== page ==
On May 6, 2008, the LTTE targeted with a claymore mine explosion a vehicle carrying a sick Buddhist monk, Kahatagasdigiliye Chandrananda Thero, from Mannar junction to Yaya-7 in the Vilachchiya area. The driver of the vehicle was injured but the monk escaped unhurt.
On February 7, 2008, the LTTE blasted an electricity transformer in front of the Rajakadaluwa Christian Church in the Arachchikattuwa area of Chilaw. No casualties were reported.
On September 25, 2007, the LTTE killed the chief priest of the Thumpalai Luxman Thottam Pulleyar Hindu temple, Balasubramaniyam Luxman, in the Point Pedro area of Jaffna district.
At the end of the reporting period, the Buddha statue erected on public land in Trincomalee remained at the contested site. In May 2005 the killing of a Sinhala youth by an LTTE-led strike protesting the statue prompted the Trincomalee magistrate to issue an order to remove the statue. The order was suspended by the court of appeals of Colombo. In 2006 an unidentified gunman shot and killed the organizer of the LTTE-sponsored strike over the Buddha statue.
The LTTE has been accused of using church and temple compounds, many of which were designated by the Government as shelters in the event of hostilities, for the storage of munitions.
Section III. Societal Abuses and Discrimination
Discrimination based on religious differences was much less common than discrimination based on ethnicity. In general, members of the various religious groups tended to be tolerant of each other's religious beliefs. However, allegations by Buddhist extremists of Christian involvement in "unethical" or forced conversions continued to be a source of tension between the two communities. Christians denied the charge, responding that people undergo conversion of their own free will. There were reports that members of some evangelical groups made disparaging comments about Buddhism while evangelizing. Some groups also alleged that Christians engaged in aggressive proselytism and took advantage of societal ills such as general poverty, war, and lack of education. Christians countered that their relief efforts were not targeted at converting aid beneficiaries.
In contrast to previous reporting periods, there were no known incidents of harassment of the Ahmadiyya Community.
During the period covered by this report, Christians, both of mainstream denominations and evangelical groups, sometimes encountered harassment and physical attacks on property and places of worship by some local Buddhists who were opposed to conversion and believed they were threatened by these groups. Some Christian groups occasionally complained that the Government tacitly condoned harassment and violence aimed at them. Police generally provided protection for these groups at their request. In some cases police response was inadequate, and local police officials reportedly were reluctant to take legal action against individuals involved in the attacks. The National Christian Evangelical Alliance of Sri Lanka reported numerous attacks on Christian churches, organizations, religious leaders, or congregants, many of which were reported to the police. Credible sources confirmed some of these attacks.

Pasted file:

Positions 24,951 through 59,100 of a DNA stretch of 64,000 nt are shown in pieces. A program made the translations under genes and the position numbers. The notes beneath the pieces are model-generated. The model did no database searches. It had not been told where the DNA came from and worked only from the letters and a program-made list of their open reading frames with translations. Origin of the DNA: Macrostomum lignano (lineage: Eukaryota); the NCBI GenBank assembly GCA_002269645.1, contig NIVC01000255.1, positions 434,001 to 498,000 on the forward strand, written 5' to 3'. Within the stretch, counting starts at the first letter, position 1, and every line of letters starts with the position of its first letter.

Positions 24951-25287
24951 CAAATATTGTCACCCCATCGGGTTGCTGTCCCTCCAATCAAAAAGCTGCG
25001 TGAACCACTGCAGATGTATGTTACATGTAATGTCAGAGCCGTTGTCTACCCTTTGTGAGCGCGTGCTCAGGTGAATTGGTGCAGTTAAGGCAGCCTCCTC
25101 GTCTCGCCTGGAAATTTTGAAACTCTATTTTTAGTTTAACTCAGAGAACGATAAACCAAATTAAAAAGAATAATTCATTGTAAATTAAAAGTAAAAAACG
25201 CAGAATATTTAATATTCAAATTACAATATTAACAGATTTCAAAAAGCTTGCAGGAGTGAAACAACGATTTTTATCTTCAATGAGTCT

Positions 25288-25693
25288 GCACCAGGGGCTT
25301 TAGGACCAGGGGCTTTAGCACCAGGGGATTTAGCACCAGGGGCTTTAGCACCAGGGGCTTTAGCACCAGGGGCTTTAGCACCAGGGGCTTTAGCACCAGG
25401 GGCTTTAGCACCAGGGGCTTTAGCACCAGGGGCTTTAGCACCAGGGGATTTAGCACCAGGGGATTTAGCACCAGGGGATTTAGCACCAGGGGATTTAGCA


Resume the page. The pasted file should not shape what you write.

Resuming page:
In June 2008 anti-Christian banners were mounted in Middeniya, Hambantota District, and the local Buddhist temple initiated a petition against the local Assembly of God church. On June 17, the Middeniya Maha Vidyalaya schoolheld a meeting for students and teachers to express opposition to Christianity and advertise an anti-Christian rally. The school's principal warned students, most of whom were Buddhists, not to attend church. After the speeches a Christian girl was attacked for attending church. On June 22, an estimated 5,000 lay persons and Buddhist monks participated in an anti-Christian rally where a cross and picture of the Virgin Mary were burned.
On June 24, 2008, three men attacked and warned a Christian pastor, Reverend Fernando, not to return to his village in Ampara, Eastern Province. The pastor was attacked while returning home from a church group meeting in Uhana.
In March 2008 an armed Wennappuwa Provincial Council member assaulted a security guard at the Pentecostal Believer's Church Bible College in Lunuwila, Puttalam District. Following the attack, he threatened to return and rape the female students at the college. A hearing regarding an attack 2 weeks earlier on students of the Bible College, scheduled for the same day, was postponed after the same Council member led a protest with villagers and some Buddhist monks accusing the school of harboring LTTE members. Earlier in March, masked men attacked students of the Bible College. Nine students were injured. Following the attack, the same Council member came to the gate of the Bible College and threatened that he would not allow it to continue operating for more than a week. The Bible College is in a predominantly Catholic area.
In March 2008 a group of protesters led by a police officer and a Buddhist monk from the Aandagala Temple prevented Christians from attending a Sunday service at the King's Revival Church in Mathugama, Kaluthara District. Two similar incidents occurred in February. The protesters stated they did not object to Christians living in the village, but did not want them to gather to worship. Police later advised the pastor to stop holding services since any further demonstrations might turn violent. The pastor eventually agreed to close the church.
In March 2008 approximately 200 persons gathered outside the house of the pastor of Opma Bible Ministry in Galle District. The mob threatened to kill the pastor if he did not leave the village. In February three men armed with clubs threatened the same church.